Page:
Elvis Costello and The Roots deliver a punch on their new collaborative album, “Wise Up Ghost,” released Tuesday. The album is the perfect balance of soul and punk, representing some of The Root’s and Costello’s best work in years.
Elvis Costello is an iconic rock ‘n roller known for blending effortlessly with the most unexpected people, collaborating with stars from Paul McCartney to Green Day’s Billie Joe Armstrong. His ability to be a stylistic chameleon is highlighted in this project with hip-hop jazz group The Roots.
This unlikely mash-up marriage began backstage at “Late Night With Jimmy Fallon,” when Costello was a guest on The Roots’ home turf as the show’s house band. The Roots’ drummer, Questlove, suggested they record an EP together. The collaboration worked so well they decided to make a full album instead – and it’s a good thing they did.
Costello’s voice is biting and tangy as usual, but the backing by The Roots’ funky beats brings a twist to the English punk musician’s style. His lyrics are experimental and raw, blending with The Roots’ brassy trumpets and funky bass lines, giving the album a seedy, sexy, back-alley vibe.
Costello uses this opportunity to reinvent himself yet again, delving into a trouble-filled, wicked world of betrayal and angst. Unlike many of his fallen ’70s punk-rock colleagues, now sitting at home in corduroys and slippers, Costello has evolved with the times, allowing the music industry to take him where it will.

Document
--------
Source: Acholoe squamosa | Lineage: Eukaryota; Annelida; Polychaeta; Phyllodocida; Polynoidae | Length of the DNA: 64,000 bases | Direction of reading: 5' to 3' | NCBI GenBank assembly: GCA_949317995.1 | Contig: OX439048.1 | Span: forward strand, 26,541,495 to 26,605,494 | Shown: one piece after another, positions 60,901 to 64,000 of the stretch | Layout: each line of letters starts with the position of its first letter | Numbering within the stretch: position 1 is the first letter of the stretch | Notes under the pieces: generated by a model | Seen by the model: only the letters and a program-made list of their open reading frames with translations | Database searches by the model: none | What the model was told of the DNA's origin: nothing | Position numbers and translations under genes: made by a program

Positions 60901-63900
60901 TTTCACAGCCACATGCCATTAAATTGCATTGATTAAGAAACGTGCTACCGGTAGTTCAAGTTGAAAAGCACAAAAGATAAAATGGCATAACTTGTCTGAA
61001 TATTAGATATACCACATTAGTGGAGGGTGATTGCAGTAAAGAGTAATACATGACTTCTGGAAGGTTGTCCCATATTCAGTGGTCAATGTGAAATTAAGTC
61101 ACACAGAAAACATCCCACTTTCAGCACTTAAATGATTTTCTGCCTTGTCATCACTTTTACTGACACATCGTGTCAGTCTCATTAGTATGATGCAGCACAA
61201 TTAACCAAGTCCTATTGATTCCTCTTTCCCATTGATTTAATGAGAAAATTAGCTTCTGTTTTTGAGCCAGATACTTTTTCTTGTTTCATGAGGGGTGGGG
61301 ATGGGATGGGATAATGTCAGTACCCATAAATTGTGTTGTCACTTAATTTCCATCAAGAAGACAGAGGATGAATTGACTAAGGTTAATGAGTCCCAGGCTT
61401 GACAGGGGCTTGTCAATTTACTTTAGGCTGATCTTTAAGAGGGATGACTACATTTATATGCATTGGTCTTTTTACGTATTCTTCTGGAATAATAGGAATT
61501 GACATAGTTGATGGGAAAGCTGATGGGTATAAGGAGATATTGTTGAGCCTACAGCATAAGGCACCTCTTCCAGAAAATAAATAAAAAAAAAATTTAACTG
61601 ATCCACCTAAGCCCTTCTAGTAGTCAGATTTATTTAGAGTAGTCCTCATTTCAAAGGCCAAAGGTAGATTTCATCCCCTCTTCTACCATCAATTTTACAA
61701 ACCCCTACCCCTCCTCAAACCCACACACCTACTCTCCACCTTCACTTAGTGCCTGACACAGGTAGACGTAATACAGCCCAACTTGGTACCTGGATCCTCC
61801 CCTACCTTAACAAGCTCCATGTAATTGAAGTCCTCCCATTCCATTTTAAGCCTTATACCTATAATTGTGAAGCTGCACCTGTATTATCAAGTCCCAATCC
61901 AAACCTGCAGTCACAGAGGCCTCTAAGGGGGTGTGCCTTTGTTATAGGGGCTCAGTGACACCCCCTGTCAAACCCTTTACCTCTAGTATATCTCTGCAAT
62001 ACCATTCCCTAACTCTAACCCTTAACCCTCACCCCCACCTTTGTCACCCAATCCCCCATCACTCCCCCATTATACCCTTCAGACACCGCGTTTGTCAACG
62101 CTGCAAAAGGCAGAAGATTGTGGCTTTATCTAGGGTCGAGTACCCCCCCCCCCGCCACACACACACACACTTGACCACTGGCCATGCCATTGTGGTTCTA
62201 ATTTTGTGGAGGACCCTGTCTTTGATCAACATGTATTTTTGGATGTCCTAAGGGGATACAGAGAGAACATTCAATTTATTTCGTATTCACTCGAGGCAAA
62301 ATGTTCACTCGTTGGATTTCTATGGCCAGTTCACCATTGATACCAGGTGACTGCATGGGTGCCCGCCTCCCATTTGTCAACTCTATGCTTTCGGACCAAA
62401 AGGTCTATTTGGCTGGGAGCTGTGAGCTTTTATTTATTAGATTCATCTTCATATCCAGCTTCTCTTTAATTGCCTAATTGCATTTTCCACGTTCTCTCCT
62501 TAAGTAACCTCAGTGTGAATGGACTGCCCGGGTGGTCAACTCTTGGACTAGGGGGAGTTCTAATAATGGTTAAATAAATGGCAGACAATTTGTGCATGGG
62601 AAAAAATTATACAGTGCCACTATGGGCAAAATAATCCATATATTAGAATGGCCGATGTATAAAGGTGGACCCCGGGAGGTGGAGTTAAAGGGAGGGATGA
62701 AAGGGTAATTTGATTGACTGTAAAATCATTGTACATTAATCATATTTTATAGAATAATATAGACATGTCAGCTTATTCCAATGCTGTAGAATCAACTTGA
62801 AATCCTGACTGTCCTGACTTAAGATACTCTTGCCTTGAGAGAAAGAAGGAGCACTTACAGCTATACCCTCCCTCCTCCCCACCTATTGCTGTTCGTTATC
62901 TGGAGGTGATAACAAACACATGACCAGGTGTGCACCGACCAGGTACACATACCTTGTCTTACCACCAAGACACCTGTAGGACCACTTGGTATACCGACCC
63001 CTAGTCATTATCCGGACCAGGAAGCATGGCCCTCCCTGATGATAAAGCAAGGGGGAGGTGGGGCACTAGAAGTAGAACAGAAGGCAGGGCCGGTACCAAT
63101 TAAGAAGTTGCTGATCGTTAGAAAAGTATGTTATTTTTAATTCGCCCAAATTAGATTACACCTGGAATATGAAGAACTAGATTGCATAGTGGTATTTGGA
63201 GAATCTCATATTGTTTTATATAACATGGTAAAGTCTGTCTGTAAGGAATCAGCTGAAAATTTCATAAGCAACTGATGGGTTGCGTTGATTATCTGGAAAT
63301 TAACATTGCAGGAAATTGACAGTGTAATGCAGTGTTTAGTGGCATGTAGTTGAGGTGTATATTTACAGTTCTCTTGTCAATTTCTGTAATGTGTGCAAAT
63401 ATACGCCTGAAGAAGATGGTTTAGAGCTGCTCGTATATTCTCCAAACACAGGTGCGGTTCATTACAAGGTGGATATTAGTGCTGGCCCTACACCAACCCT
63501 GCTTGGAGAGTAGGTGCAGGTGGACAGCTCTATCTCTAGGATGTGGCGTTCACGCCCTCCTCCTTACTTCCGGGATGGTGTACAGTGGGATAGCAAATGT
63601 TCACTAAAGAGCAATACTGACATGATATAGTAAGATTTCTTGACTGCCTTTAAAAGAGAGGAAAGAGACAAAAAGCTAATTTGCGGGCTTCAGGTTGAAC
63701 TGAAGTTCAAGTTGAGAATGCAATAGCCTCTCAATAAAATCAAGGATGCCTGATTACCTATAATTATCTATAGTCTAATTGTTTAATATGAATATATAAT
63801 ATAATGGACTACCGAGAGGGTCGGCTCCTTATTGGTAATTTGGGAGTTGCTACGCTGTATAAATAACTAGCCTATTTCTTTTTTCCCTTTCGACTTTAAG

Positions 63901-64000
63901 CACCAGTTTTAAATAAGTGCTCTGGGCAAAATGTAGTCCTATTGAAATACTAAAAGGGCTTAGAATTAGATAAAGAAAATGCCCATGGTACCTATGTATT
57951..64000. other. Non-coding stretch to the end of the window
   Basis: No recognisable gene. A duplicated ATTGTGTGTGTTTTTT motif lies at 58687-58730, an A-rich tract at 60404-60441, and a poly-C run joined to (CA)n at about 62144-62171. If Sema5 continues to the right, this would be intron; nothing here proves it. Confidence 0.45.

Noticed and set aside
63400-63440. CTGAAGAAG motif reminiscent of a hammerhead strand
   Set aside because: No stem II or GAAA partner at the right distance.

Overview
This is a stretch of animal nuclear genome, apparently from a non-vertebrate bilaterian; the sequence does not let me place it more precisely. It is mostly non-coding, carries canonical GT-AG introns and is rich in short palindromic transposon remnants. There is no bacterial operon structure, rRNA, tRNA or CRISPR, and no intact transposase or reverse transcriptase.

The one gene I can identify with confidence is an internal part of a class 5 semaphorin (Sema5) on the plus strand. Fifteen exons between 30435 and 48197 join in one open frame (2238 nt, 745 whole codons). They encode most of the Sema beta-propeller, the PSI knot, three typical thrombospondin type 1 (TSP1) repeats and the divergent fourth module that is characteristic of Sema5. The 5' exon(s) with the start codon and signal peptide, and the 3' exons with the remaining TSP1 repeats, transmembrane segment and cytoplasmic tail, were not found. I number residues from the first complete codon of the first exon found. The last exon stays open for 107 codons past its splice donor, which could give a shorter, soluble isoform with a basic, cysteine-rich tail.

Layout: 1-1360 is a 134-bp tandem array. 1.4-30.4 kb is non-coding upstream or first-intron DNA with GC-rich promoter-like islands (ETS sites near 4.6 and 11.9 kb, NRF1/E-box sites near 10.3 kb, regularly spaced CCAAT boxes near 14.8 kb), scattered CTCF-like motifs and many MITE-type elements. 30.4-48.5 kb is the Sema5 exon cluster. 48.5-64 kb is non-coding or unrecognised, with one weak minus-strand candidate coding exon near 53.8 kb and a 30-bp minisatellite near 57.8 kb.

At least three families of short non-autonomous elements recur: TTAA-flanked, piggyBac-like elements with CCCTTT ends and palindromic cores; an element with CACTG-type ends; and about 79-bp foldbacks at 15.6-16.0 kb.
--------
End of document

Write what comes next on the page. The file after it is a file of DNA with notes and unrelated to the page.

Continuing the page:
Album opener “Walk Us Uptown” is filled with a brassy, addicting chorus and Costello’s classic repetition, but when you dig down beneath the surface, you’ll find stinging lyrics like “While our tears run in torrents/ To suffer in silence or pay for some solace.”
Costello slows it down in “Tripwire,” sampling from his own 1989 hit “Satellite.” The recycling of his classic song is smooth and lulling, but much like “Walk Us Uptown,” the lyrics ferment and bubble underneath the sweet doo-wop sound.
In the culture shock song “Refuse To Be Saved,” Costello makes a reference to Gil Scott Heron’s “The Revolution Will Not Be Televised,” slamming a generation that believes everything the TV feeds them. He lets The Roots take over the melodies and beats, sticking with poetic, spoken word verses.
Costello has been releasing music since the ’70s, but still has an appeal that isn’t limited to your cool uncle and hipster roommate. He’s off the radar for most mainstream fans, but when you venture away from the well-tread path of synthesizers and one-size-fits-all lyrics, you’ll find the underbelly of Costello and The Roots’ sexy vocal lines and bright jazz riffs.
Though The Roots and Costello form an odd couple, they mesh together beautifully, making “Wise Up Ghost” one of this year’s most affecting surprises.
Story by Taylor Gall
Special to the Tribune